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Dreamland Ring Wars: Rocky Marciano vs. Joe Louis: A Peak-for-Peak Analysis

Springs Toledo



After Rocky Marciano bludgeoned his way to the heavyweight throne in 1952, trainer Charley Goldman reportedly claimed him as his second heavyweight champion. Twelve years earlier, Arturo Godoy used a low-crouching, crowding style that Goldman had taught him to embarrass Joe Louis for fifteen rounds. Godoy lost a split decision, though one judge gave him all but five rounds and many agreed that a new champion should have been crowned that night. “The way he fights he was too hard to hit,” Louis explained. “I could’ve hurt my hands hitting the top of his head.”

“It was my worst fight,” he added.

The rematch was different. Seconds after the opening bell, Godoy rushed into range and Louis planted his feet and fired uppercuts. He positioned his hands inside of the grabbing gloves to find the middle, landing hard shots that sap the spirit. By the seventh round, Godoy could only stumble forward, blinded by his own blood, and Louis knew exactly what to do. He stepped backward and pivoted around with perfect uppercuts and short hooks to bring an artful end to an erstwhile annoyance.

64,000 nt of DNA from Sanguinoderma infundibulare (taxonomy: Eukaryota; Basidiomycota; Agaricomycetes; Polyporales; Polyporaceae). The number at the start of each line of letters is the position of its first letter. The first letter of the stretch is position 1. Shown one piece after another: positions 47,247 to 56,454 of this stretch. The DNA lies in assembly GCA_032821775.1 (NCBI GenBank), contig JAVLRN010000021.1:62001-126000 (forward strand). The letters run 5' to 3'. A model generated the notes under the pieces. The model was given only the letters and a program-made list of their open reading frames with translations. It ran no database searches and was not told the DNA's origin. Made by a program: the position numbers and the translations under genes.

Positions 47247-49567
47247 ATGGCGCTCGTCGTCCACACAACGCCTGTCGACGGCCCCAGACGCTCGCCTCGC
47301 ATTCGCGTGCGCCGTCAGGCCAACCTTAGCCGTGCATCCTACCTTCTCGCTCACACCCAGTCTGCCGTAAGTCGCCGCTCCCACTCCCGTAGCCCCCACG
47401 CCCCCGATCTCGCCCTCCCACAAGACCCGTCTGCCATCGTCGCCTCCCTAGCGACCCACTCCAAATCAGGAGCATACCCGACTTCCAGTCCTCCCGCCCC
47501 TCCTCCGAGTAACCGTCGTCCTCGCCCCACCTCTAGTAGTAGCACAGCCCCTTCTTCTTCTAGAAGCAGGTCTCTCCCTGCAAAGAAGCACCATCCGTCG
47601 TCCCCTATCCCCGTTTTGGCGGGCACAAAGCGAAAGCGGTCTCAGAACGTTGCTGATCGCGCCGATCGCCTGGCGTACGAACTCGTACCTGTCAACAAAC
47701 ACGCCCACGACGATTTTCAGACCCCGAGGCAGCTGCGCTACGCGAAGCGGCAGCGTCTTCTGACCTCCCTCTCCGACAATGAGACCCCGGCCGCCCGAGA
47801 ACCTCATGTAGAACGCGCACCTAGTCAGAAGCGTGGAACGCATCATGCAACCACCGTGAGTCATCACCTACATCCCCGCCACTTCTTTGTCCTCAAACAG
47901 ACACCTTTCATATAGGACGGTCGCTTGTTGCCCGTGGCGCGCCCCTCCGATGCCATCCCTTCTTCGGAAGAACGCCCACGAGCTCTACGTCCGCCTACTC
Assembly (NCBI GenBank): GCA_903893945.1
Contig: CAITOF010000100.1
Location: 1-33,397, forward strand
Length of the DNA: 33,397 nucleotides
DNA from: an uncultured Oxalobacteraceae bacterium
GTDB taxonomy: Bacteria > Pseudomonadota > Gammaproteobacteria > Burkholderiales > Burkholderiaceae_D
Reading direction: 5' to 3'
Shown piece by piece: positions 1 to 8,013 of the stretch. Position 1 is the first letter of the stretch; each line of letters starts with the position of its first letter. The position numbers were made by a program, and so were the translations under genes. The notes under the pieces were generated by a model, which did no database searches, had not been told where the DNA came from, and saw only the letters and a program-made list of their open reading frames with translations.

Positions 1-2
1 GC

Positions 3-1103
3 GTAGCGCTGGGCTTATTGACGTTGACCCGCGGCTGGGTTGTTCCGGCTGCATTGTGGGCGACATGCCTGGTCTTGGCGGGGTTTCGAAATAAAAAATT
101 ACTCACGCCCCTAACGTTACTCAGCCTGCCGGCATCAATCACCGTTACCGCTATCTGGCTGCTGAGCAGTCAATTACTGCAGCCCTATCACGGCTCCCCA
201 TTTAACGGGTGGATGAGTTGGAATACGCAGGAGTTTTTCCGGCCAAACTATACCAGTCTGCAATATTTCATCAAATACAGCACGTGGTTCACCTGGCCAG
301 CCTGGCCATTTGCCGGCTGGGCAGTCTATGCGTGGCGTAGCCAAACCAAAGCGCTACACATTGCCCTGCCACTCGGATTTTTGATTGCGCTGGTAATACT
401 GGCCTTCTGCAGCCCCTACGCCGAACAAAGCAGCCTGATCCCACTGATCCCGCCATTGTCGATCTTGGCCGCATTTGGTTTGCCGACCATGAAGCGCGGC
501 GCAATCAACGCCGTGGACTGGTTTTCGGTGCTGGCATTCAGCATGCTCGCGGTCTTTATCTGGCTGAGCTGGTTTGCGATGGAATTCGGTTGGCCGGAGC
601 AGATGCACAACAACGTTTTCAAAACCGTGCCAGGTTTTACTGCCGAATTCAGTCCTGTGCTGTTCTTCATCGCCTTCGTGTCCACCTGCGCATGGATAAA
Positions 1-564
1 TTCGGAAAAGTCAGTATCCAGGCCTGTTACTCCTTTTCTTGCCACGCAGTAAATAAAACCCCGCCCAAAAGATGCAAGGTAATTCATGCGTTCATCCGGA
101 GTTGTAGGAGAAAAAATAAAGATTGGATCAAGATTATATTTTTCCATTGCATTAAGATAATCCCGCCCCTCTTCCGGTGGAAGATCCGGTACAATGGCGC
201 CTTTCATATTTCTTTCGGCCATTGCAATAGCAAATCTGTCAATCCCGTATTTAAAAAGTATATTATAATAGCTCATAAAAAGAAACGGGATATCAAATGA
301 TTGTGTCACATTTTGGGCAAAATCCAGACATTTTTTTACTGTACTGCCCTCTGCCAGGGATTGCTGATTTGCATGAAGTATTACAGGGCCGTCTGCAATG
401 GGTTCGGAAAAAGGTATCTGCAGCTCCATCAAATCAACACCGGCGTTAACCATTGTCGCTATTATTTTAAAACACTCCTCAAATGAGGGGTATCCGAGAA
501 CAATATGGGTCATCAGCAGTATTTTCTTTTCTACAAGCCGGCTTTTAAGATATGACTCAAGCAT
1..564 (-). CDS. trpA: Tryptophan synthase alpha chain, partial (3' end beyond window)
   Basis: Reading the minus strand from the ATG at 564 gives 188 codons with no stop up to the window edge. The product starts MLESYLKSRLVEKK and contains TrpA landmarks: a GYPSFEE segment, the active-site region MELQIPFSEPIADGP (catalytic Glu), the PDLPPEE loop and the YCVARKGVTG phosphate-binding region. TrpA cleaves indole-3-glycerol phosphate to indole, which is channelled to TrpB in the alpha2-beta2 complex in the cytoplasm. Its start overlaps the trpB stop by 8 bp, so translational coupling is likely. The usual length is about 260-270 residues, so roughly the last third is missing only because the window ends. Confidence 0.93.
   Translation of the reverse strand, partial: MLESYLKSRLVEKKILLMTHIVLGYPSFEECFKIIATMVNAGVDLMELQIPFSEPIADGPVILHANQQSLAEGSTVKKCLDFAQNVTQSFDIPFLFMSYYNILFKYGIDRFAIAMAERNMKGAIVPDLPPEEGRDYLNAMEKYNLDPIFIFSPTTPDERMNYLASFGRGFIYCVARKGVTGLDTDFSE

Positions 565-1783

“That was the worst beating I ever gave a man,” he said afterward. The copy editors had a field day coming up with headlines: “Louis, Back in Business as Murder, Inc” said one. “Beating of Godoy Resembled a Bull Fight” said another, more to the point.


In 1940, while the Louis camp was busy repelling and reanalyzing the odd style of Godoy, sixteen-year-old Rocco Marchegiano was playing baseball at the James Edgar Playground in Brockton, Massachusetts. He was a catcher who batted clean-up. Seven years later, he walked into Stillman’s Gym in Manhattan and clobbered a professional in the second round as Goldman and Godoy watched. Goldman took a look at his tree trunk legs and taught him the same low-crouching, crowding style he had taught Godoy.

By the time Marciano faced a comebacking Louis in 1951, his curious pose would thwack nostalgic to the ex-champion. Louis was thirty-seven and sporting a bald spot that said it all. He was diminished in every category save one—his physical strength, and yet Marciano, despite being outweighed by twenty-five pounds, bulled him to the ropes as easily as Godoy had. Louis was in trouble from the opening bell. He no longer had the timing and reflexes of his youth but with two decades of experience behind him, he could detect patterns and adjust accordingly. In the third round, he began stepping back after punching and Marciano’s fearsome “Suzie Q” became a whistling wind. When he saw Marciano’s habit of slipping to the outside of jabs, he turned his jab over into a hook to meet the predictable slip. Despite these adjustments and despite the fact that he won two of the first five rounds, Louis showed signs of breaking down early.